In 1980, 42nd Street hit Broadway, using the same songs and story as the 1930s movie. It was a major hit* and ran on Broadway for years, and is still popular with touring shows and local musical theater. Yet, unusually for any Broadway show, there was never any mention in the advertising and posters of the songwriter involved.
That’s typical of Harry Warren. Only those who pay attention to musical theater and especially movie musicals of the 30s, know their names. Yet Warren’s list of songs is filled with tunes everyone knows. “That’s Amore.” “I Only Have Eyes for You” “42nd Street.” “Chattanooga Choo Choo.” “You Must Have Been a Beautiful Baby.” “We’re In the Money.” “Lullaby of Broadway.” “Jeepers Creepers.” For some reason, Warren always took the back seat.
Warren was born Salvatore Antonio Guaragna in 1893 in Brooklyn, NY, though his father changed their family name to Warren when he was a boy. He dropped out of school at 16 to play in a band and by 1915 he was working as a staff pianist at Vitagraph pictures. By 1918, he was writing his own music and had his first hit in 1922 with “Rose of the Rio Grande.”
With a handful of popular hits under his belt, he moved to Hollywood with the advent of sound, and started working for Warner Brothers in 1932, where he was teamed with Al Dubin.
Dubin was born in Switzerland and moved to the US when he was two. After a tumultuous academic career where he was kicked out of a couple of schools for his hard drinking and partying ways, he became a staff writer for Whitmark Music Publishing. He had his first hit with “Twas Only an Irishman’s Dream” in 1916, and started to slowly build a career. By the late 1920s, he had a string of hits, including “Tiptoe Through the Tulips.”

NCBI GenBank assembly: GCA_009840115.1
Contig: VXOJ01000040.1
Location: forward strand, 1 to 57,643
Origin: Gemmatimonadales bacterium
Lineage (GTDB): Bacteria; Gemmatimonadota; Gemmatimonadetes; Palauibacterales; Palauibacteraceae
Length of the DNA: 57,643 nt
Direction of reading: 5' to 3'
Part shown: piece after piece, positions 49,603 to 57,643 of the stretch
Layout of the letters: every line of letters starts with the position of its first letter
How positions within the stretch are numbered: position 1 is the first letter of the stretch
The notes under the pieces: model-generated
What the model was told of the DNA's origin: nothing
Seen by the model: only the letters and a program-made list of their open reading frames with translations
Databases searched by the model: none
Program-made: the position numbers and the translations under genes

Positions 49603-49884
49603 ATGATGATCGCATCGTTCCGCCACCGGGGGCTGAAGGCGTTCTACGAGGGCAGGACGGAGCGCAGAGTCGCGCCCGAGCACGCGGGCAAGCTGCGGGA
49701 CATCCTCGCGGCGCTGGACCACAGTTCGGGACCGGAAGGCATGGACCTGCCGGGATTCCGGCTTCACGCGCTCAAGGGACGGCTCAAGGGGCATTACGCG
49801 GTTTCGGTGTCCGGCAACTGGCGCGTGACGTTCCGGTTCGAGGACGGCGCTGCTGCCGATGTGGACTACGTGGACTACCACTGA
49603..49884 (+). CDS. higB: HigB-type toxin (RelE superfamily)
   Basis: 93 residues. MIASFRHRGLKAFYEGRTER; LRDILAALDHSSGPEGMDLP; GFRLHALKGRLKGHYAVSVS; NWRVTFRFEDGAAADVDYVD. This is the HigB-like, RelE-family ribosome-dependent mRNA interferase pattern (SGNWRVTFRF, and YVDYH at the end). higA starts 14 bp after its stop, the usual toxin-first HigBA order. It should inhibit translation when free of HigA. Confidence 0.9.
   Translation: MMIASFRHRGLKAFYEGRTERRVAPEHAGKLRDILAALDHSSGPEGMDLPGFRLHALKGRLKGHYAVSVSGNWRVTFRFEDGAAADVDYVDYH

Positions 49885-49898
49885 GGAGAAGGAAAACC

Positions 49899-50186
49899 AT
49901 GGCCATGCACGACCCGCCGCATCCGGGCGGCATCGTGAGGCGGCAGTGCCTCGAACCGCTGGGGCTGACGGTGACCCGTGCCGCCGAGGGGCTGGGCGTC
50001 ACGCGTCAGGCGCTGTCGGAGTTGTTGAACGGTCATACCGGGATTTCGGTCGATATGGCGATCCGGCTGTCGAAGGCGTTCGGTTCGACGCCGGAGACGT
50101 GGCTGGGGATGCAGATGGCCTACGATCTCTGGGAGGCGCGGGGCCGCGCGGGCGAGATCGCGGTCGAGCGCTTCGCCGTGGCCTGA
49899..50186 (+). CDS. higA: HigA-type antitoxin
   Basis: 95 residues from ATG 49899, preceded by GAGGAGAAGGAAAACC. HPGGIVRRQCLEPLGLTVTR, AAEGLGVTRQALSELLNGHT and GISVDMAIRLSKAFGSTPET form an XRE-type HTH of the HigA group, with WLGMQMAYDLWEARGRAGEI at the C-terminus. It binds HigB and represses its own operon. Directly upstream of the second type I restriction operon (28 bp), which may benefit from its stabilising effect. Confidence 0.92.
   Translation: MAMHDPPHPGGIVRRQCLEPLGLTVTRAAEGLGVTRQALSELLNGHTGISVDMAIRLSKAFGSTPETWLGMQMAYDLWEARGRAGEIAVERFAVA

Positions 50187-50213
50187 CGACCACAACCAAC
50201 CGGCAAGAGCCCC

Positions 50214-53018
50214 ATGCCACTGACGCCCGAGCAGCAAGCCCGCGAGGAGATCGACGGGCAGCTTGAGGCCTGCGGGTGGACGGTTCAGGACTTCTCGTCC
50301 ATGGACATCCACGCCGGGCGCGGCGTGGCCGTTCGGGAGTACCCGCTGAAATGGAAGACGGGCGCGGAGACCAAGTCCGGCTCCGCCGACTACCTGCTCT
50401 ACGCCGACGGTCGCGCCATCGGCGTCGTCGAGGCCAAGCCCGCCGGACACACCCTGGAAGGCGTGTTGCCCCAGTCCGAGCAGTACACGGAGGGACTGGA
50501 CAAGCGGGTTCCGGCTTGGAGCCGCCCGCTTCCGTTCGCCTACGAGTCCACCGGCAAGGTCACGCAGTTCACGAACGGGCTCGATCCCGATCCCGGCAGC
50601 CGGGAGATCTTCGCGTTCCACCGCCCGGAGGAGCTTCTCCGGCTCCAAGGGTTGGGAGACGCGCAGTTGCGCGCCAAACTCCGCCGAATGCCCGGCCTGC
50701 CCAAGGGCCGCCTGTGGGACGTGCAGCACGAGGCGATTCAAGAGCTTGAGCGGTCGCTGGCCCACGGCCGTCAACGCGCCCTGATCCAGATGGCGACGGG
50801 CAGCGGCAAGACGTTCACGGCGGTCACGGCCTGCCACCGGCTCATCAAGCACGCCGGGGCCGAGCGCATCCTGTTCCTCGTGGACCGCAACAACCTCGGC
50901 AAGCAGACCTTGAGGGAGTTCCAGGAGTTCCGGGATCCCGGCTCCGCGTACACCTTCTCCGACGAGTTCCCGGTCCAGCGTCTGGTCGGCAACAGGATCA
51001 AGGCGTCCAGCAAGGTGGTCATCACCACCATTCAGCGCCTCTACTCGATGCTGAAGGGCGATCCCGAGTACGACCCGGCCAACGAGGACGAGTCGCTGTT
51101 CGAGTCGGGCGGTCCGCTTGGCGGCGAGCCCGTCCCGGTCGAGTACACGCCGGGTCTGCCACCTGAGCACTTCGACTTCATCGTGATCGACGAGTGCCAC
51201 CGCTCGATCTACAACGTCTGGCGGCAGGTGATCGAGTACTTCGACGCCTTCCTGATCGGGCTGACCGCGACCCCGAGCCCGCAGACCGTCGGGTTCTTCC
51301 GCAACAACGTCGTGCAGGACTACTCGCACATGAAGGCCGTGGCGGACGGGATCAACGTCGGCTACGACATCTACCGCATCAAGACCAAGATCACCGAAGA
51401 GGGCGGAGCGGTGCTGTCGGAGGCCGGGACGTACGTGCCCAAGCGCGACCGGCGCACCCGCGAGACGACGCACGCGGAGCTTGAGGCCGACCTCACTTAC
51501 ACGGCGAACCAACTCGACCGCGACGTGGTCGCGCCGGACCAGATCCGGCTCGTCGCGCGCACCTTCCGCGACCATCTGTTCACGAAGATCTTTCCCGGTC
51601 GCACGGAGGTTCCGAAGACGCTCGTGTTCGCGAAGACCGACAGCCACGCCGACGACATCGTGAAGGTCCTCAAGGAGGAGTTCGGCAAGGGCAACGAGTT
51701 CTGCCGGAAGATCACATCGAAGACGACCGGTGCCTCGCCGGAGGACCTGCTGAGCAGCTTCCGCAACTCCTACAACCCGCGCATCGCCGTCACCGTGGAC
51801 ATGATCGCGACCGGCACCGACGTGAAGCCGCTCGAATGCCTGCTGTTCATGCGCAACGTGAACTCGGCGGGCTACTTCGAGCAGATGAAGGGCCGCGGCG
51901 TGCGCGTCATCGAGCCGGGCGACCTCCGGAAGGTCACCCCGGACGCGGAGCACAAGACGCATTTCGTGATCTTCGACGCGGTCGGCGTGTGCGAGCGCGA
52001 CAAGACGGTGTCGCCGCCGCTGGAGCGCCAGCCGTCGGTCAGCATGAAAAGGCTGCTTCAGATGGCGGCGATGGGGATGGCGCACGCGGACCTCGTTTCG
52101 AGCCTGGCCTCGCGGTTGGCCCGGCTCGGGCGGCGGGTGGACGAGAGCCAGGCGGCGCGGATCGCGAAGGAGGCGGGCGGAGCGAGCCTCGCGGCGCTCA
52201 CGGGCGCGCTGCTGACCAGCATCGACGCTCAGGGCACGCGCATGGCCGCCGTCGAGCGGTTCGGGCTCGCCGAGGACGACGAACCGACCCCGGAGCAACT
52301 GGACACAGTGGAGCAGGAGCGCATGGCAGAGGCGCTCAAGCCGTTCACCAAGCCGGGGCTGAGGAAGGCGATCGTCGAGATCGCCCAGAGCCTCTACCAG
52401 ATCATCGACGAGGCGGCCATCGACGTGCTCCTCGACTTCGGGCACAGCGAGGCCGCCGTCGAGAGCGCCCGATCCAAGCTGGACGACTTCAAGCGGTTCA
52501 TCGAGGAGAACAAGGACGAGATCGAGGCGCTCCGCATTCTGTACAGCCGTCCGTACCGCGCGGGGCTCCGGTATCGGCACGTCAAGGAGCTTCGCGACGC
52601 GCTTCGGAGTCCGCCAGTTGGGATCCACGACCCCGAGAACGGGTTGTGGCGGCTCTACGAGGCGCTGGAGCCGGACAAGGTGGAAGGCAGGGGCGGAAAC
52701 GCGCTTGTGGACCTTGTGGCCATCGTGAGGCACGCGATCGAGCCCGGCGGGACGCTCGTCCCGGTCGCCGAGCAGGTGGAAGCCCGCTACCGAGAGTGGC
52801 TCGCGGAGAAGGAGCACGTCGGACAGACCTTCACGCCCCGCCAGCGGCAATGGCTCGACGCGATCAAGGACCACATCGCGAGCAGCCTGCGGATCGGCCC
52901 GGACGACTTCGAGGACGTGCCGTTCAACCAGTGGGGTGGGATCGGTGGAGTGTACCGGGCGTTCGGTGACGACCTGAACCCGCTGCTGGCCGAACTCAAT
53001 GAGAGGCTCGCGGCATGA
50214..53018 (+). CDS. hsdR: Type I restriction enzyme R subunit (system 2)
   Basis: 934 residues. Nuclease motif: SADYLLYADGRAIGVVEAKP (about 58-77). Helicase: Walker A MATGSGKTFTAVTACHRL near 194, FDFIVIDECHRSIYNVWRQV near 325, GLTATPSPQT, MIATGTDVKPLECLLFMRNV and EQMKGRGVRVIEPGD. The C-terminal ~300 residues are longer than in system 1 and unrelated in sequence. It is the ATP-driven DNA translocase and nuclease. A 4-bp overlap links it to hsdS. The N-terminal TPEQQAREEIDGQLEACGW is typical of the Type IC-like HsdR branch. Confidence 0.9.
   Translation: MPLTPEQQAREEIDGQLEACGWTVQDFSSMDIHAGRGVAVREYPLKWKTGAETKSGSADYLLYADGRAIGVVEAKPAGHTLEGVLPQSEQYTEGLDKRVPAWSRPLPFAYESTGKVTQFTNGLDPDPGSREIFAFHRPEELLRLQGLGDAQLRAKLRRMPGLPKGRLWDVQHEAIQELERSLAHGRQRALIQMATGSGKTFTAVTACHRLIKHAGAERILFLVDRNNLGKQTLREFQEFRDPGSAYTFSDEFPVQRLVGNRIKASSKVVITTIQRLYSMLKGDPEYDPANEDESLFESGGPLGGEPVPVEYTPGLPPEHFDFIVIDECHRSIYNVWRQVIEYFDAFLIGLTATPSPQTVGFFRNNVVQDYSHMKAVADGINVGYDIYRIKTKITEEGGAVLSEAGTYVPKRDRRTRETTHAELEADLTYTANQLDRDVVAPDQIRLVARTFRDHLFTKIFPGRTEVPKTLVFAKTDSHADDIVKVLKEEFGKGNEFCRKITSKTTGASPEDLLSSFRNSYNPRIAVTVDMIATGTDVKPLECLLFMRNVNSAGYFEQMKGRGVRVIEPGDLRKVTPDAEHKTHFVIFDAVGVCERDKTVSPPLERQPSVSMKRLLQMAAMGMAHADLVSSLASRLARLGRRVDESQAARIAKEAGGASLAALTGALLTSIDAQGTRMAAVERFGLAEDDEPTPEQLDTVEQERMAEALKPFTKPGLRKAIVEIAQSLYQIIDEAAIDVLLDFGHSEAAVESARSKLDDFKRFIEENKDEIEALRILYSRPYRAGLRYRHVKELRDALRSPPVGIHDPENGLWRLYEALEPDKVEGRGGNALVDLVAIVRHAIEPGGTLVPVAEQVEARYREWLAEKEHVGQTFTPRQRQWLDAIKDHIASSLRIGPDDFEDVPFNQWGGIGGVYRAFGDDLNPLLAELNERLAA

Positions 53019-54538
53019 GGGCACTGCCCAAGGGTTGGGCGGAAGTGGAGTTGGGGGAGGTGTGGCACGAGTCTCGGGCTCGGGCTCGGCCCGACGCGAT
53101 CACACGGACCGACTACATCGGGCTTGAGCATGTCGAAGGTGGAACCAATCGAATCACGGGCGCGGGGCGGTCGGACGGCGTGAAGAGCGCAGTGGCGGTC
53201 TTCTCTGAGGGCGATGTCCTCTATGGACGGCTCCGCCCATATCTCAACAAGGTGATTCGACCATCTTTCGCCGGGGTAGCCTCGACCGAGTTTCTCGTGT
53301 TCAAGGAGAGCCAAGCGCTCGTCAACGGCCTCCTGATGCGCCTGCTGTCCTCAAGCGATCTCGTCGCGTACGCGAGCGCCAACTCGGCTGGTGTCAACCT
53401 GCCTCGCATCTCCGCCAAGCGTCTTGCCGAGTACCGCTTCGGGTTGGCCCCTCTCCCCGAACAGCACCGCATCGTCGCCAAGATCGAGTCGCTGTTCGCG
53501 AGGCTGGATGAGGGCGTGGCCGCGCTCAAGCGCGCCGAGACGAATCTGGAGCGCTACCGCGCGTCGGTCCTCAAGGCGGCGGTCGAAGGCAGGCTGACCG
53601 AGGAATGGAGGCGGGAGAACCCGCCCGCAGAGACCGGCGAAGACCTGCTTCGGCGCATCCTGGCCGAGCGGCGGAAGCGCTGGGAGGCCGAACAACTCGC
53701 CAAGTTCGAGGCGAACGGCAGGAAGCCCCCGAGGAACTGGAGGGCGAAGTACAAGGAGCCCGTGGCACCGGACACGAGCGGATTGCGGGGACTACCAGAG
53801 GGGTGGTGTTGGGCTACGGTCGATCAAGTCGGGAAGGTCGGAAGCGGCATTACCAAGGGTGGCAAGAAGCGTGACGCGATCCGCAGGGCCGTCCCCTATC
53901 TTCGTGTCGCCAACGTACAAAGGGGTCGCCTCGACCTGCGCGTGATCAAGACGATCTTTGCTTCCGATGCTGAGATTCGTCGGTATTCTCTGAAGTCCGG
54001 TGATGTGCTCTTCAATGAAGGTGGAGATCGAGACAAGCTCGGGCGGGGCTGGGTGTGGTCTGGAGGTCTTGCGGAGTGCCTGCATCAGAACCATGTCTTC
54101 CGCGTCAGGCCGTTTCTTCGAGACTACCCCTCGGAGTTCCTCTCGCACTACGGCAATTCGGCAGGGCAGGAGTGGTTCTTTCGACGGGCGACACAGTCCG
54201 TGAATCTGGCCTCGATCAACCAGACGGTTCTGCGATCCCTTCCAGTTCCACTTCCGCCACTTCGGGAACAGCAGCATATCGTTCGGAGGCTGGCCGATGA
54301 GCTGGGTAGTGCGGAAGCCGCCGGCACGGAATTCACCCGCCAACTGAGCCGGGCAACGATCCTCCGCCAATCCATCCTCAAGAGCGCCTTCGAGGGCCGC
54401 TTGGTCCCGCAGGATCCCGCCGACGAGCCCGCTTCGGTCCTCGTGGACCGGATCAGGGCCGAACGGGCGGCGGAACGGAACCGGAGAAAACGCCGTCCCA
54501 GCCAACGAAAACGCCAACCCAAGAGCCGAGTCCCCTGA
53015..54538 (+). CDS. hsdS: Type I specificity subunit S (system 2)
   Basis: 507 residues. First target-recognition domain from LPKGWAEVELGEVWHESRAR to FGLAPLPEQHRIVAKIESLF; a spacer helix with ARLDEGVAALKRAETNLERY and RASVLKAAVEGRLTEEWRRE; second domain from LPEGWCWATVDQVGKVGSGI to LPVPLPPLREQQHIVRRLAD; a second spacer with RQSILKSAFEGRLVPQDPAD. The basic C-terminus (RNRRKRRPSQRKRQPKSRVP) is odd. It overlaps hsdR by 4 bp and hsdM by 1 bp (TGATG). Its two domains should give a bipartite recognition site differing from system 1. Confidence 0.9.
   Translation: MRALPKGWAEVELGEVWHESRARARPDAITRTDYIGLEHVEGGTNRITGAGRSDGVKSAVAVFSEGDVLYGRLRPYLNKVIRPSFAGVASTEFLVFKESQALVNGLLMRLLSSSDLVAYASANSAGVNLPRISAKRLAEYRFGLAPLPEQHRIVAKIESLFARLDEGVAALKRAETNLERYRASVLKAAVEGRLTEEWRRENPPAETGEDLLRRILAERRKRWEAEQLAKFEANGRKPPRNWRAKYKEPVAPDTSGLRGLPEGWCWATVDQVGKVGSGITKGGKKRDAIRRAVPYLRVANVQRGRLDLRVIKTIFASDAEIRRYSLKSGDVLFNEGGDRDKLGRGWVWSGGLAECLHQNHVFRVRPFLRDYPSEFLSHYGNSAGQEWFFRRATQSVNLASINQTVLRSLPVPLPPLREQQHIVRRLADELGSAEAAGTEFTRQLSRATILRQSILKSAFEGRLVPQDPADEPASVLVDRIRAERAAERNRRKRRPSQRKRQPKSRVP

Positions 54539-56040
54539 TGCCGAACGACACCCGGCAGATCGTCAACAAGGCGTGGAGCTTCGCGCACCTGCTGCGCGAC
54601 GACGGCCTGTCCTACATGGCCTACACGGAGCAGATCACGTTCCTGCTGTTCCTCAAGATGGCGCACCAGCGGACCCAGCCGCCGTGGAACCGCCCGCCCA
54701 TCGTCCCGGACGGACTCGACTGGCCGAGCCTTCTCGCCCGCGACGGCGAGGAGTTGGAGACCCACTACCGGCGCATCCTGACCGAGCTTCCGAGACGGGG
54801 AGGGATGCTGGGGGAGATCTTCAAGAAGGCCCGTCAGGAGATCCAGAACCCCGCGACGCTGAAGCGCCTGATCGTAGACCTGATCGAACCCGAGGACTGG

Warren and Dubin started hitting it big writing the songs for Busby Berkeley musicals.** These films is probably the second most common way people discover him.
The most common? Well, since they were staff writers for Warner Brothers, their songs could be used in other productions without additional payment, which meant that Warner Brothers’ cartoon unit – Looney Tunes and Merrie Melodies – could use them all they wanted. Many of the 30s cartoons used Warren/Dubin songs, either straight (“Shuffle Off to Buffalo”) or with parody lyrics.***
Dubin died in 1945, a victim of his own excesses. He was a serious drinker and partier, using drugs and weighing over 300 pounds. The high living caught up with him.
Warren continued to write hits with lyricists like Johnny Mercer, Leo Robin, Ira Gershwin, Alan Freed, and Alan Freed. As TV shows came into existence, he even wrote a few theme songs, most notably “Legend of Wyatt Earp.”
Warren won three Oscars**** and was nominated for eight more. He had 21 #1 hits from 1931-1045, and many more on the hit parade. His songs are part of the Great American Songbook, and I would put him up with with the greatest songwriters of his era.
Yet somehow, he always seemed to be overshadowed by others, and forgotten by the general public (though not by musicians). It may be that he never had a big Broadway show until 42nd Street, so when his hit parade days were over, he faded from memory. In any case, he’s slowly gaining back recognition and he and Dubin are in the Songwriter’s Hall of Fame
*With the added pathos of having its director die the same day it opened.
**As is typical for Warren, the best CD release of those songs mention Berkeley but not him.
***I can’t recall the cartoon, but it had a song based upon Warren’t “The Latin Quarter” with the lyrics “What is Your Order?”****For “Lullaby of Broadway” with Dubin, “You’ll Never Know” and “On the Atchison, Topeka and the Santa Fe.”